The company is currently constructing the cabinetry and trim at Hotel at Marion Square, and the new medical facility at Carnes Crossroads. You can also see Stasiukaitis’ business’s work at Charleston’s Spectator Hotel and Grand Bohemian.

- Terri Errico Griffis

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Jay Tiedemann

Jay Tiedemann

COO, The InterTech Group

As chief operating officer of The InterTech Group Inc., Jay Tiedemann most enjoys helping others.

“Whether I’m assisting one of our subsidiaries with a process bottleneck or I’m representing The InterTech Group Inc. in a community service project, being of service to others and having a positive impact on their lives gives me immense satisfaction,” he said.

Tiedemann is constantly finding ways to increase efficiency and productivity in the company’s global facilities, while leveraging the company’s economies of scale to reduce costs.

For more than three decades, Tiedemann has been helping fulfill the company’s mantra,

“Tikkun olam,” Hebrew for “repair the world.”

“Between our local businesses and our countless community activities, we are practicing ‘Tikkun olam’ in our own backyard,” Tiedemann said.

- Holly Fisher

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Lisa Valentine

Lisa Valentine

CEO, Summerville Medical Center

As CEO of Summerville Medical Center, Lisa Valentine is focused on creating an environment where patients and families have easy access to the highest quality health care while being treated with compassion, kindness and consideration.

“I love rounding through our facility to meet our patients and their families, and the opportunity to be a part of a team that cares for our patients at their most vulnerable time,” Valentine said.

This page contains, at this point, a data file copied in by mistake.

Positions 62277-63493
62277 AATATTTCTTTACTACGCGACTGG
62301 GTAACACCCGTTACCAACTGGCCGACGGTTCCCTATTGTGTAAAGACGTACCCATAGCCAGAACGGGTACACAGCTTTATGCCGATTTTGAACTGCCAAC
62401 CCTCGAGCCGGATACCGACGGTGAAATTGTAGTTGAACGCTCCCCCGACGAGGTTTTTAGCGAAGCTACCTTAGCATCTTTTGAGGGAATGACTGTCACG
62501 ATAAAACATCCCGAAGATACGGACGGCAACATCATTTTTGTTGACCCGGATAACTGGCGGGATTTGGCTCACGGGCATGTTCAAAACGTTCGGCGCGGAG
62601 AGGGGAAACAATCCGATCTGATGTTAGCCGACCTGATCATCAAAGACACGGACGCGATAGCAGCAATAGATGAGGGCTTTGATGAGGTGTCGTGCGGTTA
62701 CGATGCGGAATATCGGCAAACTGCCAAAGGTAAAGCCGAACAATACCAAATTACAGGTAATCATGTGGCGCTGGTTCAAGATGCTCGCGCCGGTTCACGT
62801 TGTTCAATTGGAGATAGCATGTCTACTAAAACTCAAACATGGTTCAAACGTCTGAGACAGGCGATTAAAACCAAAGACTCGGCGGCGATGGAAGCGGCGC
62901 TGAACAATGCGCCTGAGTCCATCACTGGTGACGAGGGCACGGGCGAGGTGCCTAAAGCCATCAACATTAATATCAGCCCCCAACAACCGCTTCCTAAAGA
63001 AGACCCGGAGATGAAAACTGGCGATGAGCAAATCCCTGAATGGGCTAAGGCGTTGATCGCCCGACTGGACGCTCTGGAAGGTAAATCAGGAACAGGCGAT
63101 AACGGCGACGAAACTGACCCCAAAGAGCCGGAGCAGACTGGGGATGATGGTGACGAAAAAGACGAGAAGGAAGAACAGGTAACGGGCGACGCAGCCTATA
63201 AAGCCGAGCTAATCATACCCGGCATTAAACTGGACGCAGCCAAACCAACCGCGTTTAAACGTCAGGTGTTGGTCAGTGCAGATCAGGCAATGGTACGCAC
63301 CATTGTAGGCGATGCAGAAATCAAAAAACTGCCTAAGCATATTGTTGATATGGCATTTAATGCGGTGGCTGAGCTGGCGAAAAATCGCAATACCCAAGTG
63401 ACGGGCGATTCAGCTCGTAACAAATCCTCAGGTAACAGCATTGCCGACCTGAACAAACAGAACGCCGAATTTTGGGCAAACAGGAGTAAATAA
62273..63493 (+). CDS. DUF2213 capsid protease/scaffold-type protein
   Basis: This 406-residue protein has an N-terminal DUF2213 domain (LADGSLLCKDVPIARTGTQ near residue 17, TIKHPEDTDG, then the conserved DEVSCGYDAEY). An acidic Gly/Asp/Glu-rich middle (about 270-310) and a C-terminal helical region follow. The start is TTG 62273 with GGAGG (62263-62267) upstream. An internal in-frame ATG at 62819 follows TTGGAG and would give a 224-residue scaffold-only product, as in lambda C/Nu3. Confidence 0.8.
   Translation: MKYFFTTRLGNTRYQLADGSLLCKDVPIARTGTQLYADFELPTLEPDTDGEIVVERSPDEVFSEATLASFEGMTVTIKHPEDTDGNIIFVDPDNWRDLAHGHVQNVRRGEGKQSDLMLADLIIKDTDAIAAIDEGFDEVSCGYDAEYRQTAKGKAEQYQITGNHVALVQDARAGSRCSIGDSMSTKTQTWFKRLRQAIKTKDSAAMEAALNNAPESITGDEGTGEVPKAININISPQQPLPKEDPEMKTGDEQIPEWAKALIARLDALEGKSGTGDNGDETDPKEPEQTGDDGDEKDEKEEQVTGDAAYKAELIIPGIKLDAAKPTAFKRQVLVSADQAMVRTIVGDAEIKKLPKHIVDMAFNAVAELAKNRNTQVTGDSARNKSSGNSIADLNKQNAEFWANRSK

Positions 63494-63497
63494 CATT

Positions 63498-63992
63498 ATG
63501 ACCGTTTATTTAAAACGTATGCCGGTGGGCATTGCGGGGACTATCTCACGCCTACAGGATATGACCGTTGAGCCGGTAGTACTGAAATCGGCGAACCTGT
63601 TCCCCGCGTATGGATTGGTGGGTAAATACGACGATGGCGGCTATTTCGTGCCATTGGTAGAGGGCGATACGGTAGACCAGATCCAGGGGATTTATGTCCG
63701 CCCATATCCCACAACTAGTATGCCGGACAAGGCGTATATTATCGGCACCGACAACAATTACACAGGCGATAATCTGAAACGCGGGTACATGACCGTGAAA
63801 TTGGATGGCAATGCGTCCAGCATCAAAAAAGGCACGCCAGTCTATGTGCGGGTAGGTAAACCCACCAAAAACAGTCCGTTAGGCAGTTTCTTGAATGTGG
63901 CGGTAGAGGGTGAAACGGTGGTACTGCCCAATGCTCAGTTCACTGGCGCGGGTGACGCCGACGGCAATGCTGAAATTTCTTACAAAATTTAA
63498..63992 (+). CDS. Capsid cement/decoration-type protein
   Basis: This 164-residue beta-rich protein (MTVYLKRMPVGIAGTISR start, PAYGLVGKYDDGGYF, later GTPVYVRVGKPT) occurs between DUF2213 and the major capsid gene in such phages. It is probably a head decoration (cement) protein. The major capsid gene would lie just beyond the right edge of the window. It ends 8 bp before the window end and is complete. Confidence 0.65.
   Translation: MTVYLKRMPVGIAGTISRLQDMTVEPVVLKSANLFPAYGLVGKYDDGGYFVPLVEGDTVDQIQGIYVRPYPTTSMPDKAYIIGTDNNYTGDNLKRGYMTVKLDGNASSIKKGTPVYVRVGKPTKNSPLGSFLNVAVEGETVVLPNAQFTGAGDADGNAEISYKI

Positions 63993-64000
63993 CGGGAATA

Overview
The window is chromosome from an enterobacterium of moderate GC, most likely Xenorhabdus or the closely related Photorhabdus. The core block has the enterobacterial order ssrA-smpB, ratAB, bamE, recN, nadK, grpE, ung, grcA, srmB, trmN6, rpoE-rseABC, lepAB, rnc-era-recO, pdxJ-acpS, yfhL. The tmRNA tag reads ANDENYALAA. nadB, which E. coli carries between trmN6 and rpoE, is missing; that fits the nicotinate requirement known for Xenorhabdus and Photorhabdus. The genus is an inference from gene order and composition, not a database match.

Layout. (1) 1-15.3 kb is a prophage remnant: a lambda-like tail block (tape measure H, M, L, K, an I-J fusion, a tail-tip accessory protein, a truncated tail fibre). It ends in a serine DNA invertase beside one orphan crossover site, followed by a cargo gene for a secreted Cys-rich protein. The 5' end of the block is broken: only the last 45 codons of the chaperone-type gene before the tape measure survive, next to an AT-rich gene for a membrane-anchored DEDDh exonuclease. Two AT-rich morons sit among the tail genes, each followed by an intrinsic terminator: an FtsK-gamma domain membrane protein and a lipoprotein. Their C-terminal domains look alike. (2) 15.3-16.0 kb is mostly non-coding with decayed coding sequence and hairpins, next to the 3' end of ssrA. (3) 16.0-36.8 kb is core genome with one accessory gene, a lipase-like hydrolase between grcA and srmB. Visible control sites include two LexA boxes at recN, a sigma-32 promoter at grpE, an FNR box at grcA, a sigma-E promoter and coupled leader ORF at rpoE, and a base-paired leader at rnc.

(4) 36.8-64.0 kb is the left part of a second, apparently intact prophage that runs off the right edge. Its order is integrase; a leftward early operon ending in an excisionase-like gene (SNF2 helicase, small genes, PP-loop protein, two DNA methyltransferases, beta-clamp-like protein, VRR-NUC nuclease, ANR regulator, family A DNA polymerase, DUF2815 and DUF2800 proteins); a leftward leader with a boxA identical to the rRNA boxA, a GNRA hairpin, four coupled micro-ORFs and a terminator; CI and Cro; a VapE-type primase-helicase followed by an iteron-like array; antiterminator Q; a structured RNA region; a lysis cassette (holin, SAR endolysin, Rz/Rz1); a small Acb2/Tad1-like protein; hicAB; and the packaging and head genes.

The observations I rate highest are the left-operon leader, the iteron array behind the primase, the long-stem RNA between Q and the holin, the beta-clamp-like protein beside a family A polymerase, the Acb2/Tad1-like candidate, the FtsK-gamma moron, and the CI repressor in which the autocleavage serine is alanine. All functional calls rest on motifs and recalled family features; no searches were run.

A former physical therapist, Valentine is overseeing a major expansion of pediatric and women’s programs. A fully operational, 30-bed Women’s Hospital will open in 2019 with new labor and delivery rooms, a C-section procedure room, newborn nursery rooms and Level II nursery rooms.

- Holly Fisher

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Thomas Volkmer

Thomas Volkmer

Owner, Volkmar Consulting Services

When Thomas Volkmar isn’t providing engineering consulting services to developers, builders, real estate agents and government agencies, he’s helping his fellow South Carolinians as a reserve Berkeley County deputy sheriff and as a member of the State Guard. He was ready to help out before, during and after the recent visit from Hurricane Irma.

Volkmar started his company, headquartered in Summerville, in 2008. He attended night school classes at The Citadel to earn his engineering degree in 2004. He credits the success of the company to “a bunch of professionals and paraprofessionals who care. Nobody here is punching a clock.”

-Brian Sherman